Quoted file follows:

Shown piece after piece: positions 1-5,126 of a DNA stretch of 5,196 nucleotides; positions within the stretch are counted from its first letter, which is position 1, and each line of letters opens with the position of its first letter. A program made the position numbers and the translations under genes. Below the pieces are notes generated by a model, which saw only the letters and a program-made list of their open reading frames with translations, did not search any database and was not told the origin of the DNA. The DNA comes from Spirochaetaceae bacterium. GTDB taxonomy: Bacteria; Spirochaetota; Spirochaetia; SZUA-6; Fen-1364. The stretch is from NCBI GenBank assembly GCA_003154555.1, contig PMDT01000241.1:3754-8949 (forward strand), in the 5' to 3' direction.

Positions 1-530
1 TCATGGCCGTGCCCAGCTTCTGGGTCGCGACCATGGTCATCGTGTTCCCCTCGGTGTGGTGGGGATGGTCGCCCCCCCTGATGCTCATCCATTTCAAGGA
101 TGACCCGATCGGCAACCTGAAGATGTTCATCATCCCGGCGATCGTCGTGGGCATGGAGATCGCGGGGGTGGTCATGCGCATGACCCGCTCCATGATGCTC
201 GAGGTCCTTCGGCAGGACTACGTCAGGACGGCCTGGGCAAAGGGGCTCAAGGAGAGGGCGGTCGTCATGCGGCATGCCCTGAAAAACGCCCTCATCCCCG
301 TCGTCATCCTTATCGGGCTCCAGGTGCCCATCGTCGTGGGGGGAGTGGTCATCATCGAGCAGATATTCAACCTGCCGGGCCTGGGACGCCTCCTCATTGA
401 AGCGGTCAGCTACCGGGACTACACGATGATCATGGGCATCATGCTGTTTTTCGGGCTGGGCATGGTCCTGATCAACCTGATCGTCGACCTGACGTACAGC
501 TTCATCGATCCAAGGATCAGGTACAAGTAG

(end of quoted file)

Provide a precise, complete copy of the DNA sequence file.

Shown piece after piece: positions 1-5,126 of a DNA stretch of 5,196 nucleotides; positions within the stretch are counted from its first letter, which is position 1, and each line of letters opens with the position of its first letter. A program made the position numbers and the translations under genes. Below the pieces are notes generated by a model, which saw only the letters and a program-made list of their open reading frames with translations, did not search any database and was not told the origin of the DNA. The DNA comes from Spirochaetaceae bacterium. GTDB taxonomy: Bacteria; Spirochaetota; Spirochaetia; SZUA-6; Fen-1364. The stretch is from NCBI GenBank assembly GCA_003154555.1, contig PMDT01000241.1:3754-8949 (forward strand), in the 5' to 3' direction.

Positions 1-530
1 TCATGGCCGTGCCCAGCTTCTGGGTCGCGACCATGGTCATCGTGTTCCCCTCGGTGTGGTGGGGATGGTCGCCCCCCCTGATGCTCATCCATTTCAAGGA
101 TGACCCGATCGGCAACCTGAAGATGTTCATCATCCCGGCGATCGTCGTGGGCATGGAGATCGCGGGGGTGGTCATGCGCATGACCCGCTCCATGATGCTC
201 GAGGTCCTTCGGCAGGACTACGTCAGGACGGCCTGGGCAAAGGGGCTCAAGGAGAGGGCGGTCGTCATGCGGCATGCCCTGAAAAACGCCCTCATCCCCG
301 TCGTCATCCTTATCGGGCTCCAGGTGCCCATCGTCGTGGGGGGAGTGGTCATCATCGAGCAGATATTCAACCTGCCGGGCCTGGGACGCCTCCTCATTGA
401 AGCGGTCAGCTACCGGGACTACACGATGATCATGGGCATCATGCTGTTTTTCGGGCTGGGCATGGTCCTGATCAACCTGATCGTCGACCTGACGTACAGC
501 TTCATCGATCCAAGGATCAGGTACAAGTAG